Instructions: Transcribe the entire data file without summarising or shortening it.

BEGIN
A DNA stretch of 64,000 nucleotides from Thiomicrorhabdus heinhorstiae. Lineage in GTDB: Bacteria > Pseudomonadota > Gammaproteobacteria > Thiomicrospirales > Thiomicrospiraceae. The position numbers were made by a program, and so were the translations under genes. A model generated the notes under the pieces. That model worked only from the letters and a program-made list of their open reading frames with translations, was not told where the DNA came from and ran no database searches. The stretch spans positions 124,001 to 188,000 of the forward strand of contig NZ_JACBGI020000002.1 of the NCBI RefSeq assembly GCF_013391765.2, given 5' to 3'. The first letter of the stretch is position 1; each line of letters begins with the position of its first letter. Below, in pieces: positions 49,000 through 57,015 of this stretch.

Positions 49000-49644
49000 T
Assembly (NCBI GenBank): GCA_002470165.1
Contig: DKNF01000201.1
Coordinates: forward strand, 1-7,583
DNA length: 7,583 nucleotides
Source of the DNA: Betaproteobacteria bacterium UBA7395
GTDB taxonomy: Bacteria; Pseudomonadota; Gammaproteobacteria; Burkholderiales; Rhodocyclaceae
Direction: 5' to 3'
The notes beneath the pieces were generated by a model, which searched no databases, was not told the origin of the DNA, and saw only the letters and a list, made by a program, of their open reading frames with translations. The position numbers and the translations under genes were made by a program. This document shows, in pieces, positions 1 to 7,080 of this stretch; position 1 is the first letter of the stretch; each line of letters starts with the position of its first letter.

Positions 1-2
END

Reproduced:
A DNA stretch of 64,000 nucleotides from Thiomicrorhabdus heinhorstiae. Lineage in GTDB: Bacteria > Pseudomonadota > Gammaproteobacteria > Thiomicrospirales > Thiomicrospiraceae. The position numbers were made by a program, and so were the translations under genes. A model generated the notes under the pieces. That model worked only from the letters and a program-made list of their open reading frames with translations, was not told where the DNA came from and ran no database searches. The stretch spans positions 124,001 to 188,000 of the forward strand of contig NZ_JACBGI020000002.1 of the NCBI RefSeq assembly GCF_013391765.2, given 5' to 3'. The first letter of the stretch is position 1; each line of letters begins with the position of its first letter. Below, in pieces: positions 49,000 through 57,015 of this stretch.

Positions 49000-49644
49000 T
Assembly (NCBI GenBank): GCA_002470165.1
Contig: DKNF01000201.1
Coordinates: forward strand, 1-7,583
DNA length: 7,583 nucleotides
Source of the DNA: Betaproteobacteria bacterium UBA7395
GTDB taxonomy: Bacteria; Pseudomonadota; Gammaproteobacteria; Burkholderiales; Rhodocyclaceae
Direction: 5' to 3'
The notes beneath the pieces were generated by a model, which searched no databases, was not told the origin of the DNA, and saw only the letters and a list, made by a program, of their open reading frames with translations. The position numbers and the translations under genes were made by a program. This document shows, in pieces, positions 1 to 7,080 of this stretch; position 1 is the first letter of the stretch; each line of letters starts with the position of its first letter.

Positions 1-2